If you are unfortunate enough to experience a sunburn, apply cool, moist cloths to affected areas to help soothe it, or take frequent cool showers or baths. Ibuprofen or other NSAIDs can help as well when used as directed. Applying aloe or similar moisturizers directly to the area may provide some relief. And make sure to drink plenty of water!
With extreme temperatures comes the risk of heat-related illness. This can range from mild symptoms like heat-induced abdominal cramps all the way to heat stroke and death. Prevention is key- staying out of the heat during peak hours, taking frequent breaks in shaded/cool areas, wearing light-colored, light-weight clothing, and staying hydrated are all ways to help prevent heat-related illness. Recognizing signs of heat-related illness early is critical. These can include dizziness, cramps, headache, nausea, fast heart rate, and rapid breathing. If you or someone around you starts to experience these symptoms, getting to a cool area is vitally important. Drink small sips of cold water, apply cool compresses, stand in front of a fan, and remove any excess clothing. If symptoms do not improve, seek medical care. If there is any fainting, confusion, slurred speech, persistent vomiting, or high body temperature (>103 F), call 9-1-1.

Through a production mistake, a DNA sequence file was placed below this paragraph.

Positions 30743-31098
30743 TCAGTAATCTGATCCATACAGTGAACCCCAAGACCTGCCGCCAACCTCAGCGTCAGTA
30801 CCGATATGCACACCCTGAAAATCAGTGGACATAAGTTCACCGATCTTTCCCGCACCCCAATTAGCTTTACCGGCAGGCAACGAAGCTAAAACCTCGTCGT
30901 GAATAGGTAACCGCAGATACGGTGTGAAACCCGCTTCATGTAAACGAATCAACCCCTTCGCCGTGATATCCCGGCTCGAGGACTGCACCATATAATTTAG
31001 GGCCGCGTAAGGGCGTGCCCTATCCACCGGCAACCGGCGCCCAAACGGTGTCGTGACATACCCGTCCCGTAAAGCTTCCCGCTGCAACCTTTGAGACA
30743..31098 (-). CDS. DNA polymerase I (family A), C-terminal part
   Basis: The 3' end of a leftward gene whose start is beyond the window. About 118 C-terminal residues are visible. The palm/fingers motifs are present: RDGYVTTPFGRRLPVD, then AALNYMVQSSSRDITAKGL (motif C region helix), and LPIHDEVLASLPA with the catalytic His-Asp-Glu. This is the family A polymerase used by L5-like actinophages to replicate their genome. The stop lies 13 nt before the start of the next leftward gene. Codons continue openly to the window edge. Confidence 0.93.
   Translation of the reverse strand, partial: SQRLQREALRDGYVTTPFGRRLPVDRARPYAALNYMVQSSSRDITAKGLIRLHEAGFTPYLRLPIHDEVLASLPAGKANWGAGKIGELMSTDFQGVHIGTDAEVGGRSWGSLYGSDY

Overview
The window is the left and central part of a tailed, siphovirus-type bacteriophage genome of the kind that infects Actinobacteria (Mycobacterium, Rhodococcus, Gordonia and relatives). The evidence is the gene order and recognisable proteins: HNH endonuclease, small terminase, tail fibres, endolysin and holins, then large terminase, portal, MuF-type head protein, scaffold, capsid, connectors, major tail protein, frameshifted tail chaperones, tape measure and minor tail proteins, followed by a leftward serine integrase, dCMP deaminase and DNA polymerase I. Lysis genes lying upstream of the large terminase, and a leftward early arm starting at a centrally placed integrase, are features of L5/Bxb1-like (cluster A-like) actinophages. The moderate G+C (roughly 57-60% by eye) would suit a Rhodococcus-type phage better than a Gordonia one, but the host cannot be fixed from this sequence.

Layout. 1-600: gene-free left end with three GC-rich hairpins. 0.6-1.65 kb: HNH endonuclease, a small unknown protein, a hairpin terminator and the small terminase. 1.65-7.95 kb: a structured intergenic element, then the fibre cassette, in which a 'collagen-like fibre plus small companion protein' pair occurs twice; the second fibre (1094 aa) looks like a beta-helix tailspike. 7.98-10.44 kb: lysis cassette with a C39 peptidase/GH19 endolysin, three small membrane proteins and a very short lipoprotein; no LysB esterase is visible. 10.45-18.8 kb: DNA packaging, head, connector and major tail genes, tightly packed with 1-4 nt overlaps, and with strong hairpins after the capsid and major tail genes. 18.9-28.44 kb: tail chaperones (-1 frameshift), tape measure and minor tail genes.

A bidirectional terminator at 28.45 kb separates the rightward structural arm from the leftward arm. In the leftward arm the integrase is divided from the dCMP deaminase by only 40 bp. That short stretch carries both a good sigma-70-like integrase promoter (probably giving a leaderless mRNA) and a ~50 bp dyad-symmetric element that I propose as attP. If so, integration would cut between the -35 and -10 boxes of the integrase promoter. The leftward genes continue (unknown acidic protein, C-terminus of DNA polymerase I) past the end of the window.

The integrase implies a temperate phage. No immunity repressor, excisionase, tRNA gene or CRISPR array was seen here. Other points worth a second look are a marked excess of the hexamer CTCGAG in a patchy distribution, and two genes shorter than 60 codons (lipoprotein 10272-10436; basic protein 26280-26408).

Certain groups are at higher risk of developing a heat-related illness- the very young, the very old, those whose jobs require that they work in the heat (roofers, landscapers, farmers, firefighters, athletes, etc.), people on certain medications (such as water pills and diabetes medications), or anyone under the influence of drugs or alcohol. Extra precautions should be taken by these groups.
Keeping cool in the heat often means spending time in a pool, ocean, or lake!
But water safety cannot be ignored. Never dive into shallow water. Make sure you are swimming in a safe area, preferably under the watchful eye of a lifeguard. Swim only in designated areas, as underwater debris can be dangerous. Avoid riptides in the ocean- these are fast-flowing currents that appear to be gaps between waves and can carry swimmers out into deeper waters. Never swim alone, and do not leave children unattended for even a second while in the water. Constant vigilance is key when there are children in the water- stay off cell phones, put down your magazine, and make sure children are being watched every moment.
Drowning can happen in minutes…and unlike what you might see on TV, people who are drowning are unlikely to make loud splashing noises but rather might slip under the water unnoticed. Also, empty large containers of water once you are done with them, including child pools, buckets, or other containers, as these can pose a drowning risk for young children.